The Cleveland Indians have recalled 24 year-old right-handed starter, Danny Salazar, from Triple-A Columbus. Salazar emerged on the major league baseball scene at the end of last season as he helped the Indians earn a spot in the wild card playoff game; a game that the Indians actually tabbed him to start. The Indians' trust in Salazar was warranted.
In his 10 starts last season (52.0 IP), he posted an impressive 3.12 ERA, 3.16 FIP line, good for 80 ERA- and 82 FIP-. His three-pitch mix of four-seam fastballs, sliders and changeups induced a lot of swings and misses (14.6 SwStr%). This lead to an excellent strikeout rate (30.8%) and better-than-average walk rate (7.1%). Needless to say expectations were high for the 2014 season. Unfortunately, Salazar failed to meet them.
In his eight starts across April and May (40.2 IP) Salazar posted a less than impressive 5.53 ERA, 4.72 FIP line, good for a 144 ERA- and 124 FIP-. His ability to induce swinging strikes went down (10.6 SwStr%) and correspondingly his strikeout and walk rates moved in the wrong direction (25.5 K%, 9.2 BB%). The Indians decided that a run at Triple-A would be best for him to get back on the right track.
So, what changed with for Salazar across seasons that might have precipitated his decline in performance? Perhaps it was just another example of the Jonah Keri curse:
Congrats to Danny Salazar, who only got demoted to AAA--and not something much worse--after I wrote about him 90 times.— Jonah Keri (@jonahkeri) May 16, 2014
Or maybe there is something a little more tangible that we can look to.
It is very difficult to determine the factor or -- more likely -- factors that lead to changes in a pitcher's performance. However, in looking into Salazar, one thing that really jumps out is a pretty significant drop in velocity on all of his pitches:
A one- or two-mph drop on all pitches might not seem like a lot, but it is and can change how batters perform. Unfortunately we don't have direct access to velocity data for Salazar's recent time in the minors so I cannot really address if he really is throwing harder. We can look at his performance outcomes, and frankly they have not been great. In 10 starts at Triple-A (53.2 IP) he has posted a 4.02 ERA and 3.96 FIP. His strikeout rate is back up a little bit 27.5%, but the bad news is that his walk rate is up to an awful 11.5%.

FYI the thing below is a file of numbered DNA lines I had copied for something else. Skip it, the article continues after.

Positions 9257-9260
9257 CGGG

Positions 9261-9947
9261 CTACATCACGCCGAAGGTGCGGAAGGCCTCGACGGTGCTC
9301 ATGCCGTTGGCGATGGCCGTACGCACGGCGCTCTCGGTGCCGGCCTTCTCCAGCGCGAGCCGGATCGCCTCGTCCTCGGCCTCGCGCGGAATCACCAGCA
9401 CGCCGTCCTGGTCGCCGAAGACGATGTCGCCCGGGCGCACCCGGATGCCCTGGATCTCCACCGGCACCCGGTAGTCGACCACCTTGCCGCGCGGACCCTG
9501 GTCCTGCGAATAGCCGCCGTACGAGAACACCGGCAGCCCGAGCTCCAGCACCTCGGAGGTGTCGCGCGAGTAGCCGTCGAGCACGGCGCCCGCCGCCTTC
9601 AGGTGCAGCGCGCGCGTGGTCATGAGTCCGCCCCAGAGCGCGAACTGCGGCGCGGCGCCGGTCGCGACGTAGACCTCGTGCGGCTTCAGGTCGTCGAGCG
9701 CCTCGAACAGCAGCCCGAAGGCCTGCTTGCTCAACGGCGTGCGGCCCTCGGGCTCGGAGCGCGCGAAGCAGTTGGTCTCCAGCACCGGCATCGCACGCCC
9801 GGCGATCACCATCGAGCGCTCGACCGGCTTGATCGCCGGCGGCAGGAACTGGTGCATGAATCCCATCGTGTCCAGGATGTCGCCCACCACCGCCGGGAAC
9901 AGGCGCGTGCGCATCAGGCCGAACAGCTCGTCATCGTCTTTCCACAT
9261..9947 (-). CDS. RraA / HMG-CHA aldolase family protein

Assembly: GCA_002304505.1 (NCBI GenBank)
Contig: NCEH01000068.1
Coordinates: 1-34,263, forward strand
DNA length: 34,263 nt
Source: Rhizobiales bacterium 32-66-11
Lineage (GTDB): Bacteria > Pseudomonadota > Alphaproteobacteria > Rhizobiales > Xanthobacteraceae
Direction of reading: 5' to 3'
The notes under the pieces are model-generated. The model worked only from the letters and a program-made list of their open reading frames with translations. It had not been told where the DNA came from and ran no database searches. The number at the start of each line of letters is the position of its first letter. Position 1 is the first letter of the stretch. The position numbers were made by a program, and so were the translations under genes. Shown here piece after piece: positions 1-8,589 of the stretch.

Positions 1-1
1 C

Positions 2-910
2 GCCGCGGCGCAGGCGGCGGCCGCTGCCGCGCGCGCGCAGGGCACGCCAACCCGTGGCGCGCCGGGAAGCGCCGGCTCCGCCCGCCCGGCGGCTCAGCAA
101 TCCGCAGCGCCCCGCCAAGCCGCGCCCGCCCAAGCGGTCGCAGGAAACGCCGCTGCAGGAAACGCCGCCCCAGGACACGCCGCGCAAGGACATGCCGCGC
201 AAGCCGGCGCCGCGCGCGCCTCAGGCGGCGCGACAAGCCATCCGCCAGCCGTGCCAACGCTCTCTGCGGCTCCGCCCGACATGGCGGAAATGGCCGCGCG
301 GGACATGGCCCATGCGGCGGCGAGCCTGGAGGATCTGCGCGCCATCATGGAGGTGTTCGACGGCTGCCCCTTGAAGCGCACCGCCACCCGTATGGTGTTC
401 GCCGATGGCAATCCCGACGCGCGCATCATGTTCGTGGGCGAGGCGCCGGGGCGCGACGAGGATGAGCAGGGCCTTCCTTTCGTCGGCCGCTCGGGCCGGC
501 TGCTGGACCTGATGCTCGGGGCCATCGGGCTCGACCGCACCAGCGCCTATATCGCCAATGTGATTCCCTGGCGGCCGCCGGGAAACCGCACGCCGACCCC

Now, if we take out his May starts -- which is not very rigorous analysis -- then there might be some hope for Indians' fans. He posted a 3.07 ERA and 3.33 FIP in his June and July starts. However, he still had an awful BB% (11.3), a below expected BABIP (0.287), and an above expected left-on-base rate (LOB%; 75.8). So, even after recognizing that these numbers use arbitrary endpoints to present a positive interpretation of Salazar's time at Triple-A, we should temper our excitement for his return.
As I mentioned in a post a few weeks ago on pitchers outpitching their peripherals, Mitchel Lichtman recently demonstrated that an up-to-date projection system is much better for predicting future performance than portions of a season's statistics. With that in mind let's look at a projection system's report for Salazar. Here are components of the Steamer Rest-of-Season (RoS) and ZiPS RoS projections for him:
These projection systems do not give strikeout and walk rates, but rather present things on a per-nine-innings basis. To put the values in the table into a rate context, his projected strikeout rates are around 22 - 25%, and his projected walk rates are around 8.5 - 9.0%. Overall, ZiPS is a little higher on Salazar than Steamer, but both expect performance closer to his performance this season at Triple-A than to either of his stints in the big leagues. This makes sense, as his talent likely lies somewhere between the greatness of 2013 and the not-so-greatness of 2014.
The Indians could use another boost from Salazar down the stretch as they compete for a playoff spot. He may not entirely regain his 2013 form, but an improvement on his performance from the early going of this season and increased consistency will certainly be welcomed every fifth day.
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Chris Teeter is a Featured Writer at Beyond the Box Score. You can follow him on Twitter at @c_mcgeets.